If you want to stage a spectacular arts festival in the middle of downtown Dallas, a teenager might not be the first organizer you’d call. But you’d be overlooking a budding talent.
Meet Natalie Raphael – incoming USC freshman and public relations major.
At 17, Raphael organized “Arts in the Park,” a highly successful partnership between her high school and a major Dallas civic center, Klyde Warren Park. It wasn’t her first big event either: a year before, she produced a fundraising concert for the music therapy program at Children’s Medical Center of Dallas, where she sits on the teen board.
Mover and shaker
Raphael has the kind of persuasive smile that opens doors. Her friends describe her as “present, infectious, driven, a natural leader,” but she prefers to call herself “quirky” and “a hippie,” a duality that belies her uncanny ability to weave through red tape and get things done.
Instead of attending a traditional high school, Raphael auditioned and was accepted into the highly competitive Booker T. Washington High School for the Performing & Visual Arts, where she could pursue her passion for dance. During her junior year, the young dancer complained to her parents about how little student council did for the community. “My parents looked at me and said, ‘Why not you, Natalie?’”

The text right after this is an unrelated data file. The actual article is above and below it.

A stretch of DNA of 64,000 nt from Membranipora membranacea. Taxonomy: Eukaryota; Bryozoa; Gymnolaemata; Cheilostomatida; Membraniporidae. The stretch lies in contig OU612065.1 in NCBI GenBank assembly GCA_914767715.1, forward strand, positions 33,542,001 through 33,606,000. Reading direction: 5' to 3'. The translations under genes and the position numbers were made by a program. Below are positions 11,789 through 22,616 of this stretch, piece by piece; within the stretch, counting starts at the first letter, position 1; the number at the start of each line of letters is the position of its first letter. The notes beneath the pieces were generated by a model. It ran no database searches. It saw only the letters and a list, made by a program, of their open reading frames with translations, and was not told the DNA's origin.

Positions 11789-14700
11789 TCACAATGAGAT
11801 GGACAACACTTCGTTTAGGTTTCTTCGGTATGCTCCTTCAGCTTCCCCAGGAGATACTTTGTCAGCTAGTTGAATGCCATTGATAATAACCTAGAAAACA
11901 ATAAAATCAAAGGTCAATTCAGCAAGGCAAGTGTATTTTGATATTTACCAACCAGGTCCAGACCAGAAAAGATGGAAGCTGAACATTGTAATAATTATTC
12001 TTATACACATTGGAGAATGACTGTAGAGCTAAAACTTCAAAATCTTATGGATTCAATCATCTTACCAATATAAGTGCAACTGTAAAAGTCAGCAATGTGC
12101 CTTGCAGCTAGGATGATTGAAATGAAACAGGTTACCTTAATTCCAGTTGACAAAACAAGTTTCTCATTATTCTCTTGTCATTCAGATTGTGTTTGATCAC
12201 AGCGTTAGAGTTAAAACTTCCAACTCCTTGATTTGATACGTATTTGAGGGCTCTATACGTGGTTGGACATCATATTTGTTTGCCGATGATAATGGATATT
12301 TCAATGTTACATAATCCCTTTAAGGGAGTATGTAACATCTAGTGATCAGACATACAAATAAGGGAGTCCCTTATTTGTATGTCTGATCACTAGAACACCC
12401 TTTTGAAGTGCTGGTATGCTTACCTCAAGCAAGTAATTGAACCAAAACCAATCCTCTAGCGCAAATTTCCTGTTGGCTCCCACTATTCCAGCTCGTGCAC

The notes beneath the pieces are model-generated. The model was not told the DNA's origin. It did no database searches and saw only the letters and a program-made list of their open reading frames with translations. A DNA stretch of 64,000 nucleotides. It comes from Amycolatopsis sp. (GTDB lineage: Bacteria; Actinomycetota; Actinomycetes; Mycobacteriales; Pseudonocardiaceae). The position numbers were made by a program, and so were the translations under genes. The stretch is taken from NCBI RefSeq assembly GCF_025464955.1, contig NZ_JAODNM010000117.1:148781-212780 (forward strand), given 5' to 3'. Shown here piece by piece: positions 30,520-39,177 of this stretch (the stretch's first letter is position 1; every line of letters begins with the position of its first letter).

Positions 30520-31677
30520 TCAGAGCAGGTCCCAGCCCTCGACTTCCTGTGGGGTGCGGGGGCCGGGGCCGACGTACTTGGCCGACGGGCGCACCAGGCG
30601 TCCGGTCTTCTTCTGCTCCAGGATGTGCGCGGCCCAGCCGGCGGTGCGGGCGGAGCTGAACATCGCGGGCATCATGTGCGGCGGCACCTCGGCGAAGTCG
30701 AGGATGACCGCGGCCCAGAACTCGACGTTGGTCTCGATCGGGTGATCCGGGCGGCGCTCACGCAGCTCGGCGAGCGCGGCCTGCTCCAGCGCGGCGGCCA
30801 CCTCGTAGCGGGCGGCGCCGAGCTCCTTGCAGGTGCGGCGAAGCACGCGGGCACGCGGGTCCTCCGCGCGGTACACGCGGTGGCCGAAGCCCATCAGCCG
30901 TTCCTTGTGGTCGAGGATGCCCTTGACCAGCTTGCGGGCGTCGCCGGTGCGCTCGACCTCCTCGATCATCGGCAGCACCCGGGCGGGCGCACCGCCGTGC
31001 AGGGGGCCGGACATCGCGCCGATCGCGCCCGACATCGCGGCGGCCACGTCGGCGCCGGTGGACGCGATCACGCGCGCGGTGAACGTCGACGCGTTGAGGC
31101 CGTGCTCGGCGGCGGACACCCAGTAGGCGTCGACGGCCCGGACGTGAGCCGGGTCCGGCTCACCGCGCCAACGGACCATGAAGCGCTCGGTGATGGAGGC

She ran for student council president under the promise “to make student events not lame.”
Stirring the Melting Pot
Raphael tells the story of the arts festival in fragments, like a puzzle coming together — the mammoth undertaking of managing a gaggle of artists, musicians, craftsmen, chefs, dancers, teenage volunteers and mimes. “Yes, mimes are a thing at Booker T.,” she chuckles.
As the project began to snowball, it set off a social media blizzard. School administrators were ecstatic. More than 5,000 showed up. Her friends actually made money on their hobbies, and delighted festival-goers thanked her profusely. “Art can speak to people’s lives and transform them,” she notes.
Raphael is ready to hit the ground running in USC Annenberg School of Communication and Journalism’s public relations program. Her goal is to stir the melting pot at USC and inspire collective action and shared creative experiences.
But even when bringing people together, Natalie remembers to embrace individuality: “Quirky is an asset, not a liability.” She chose USC because “being in an environment where creativity and collaboration are encouraged, I will flourish.” So, when USC came on her radar, the question was: “Why not you, Natalie?”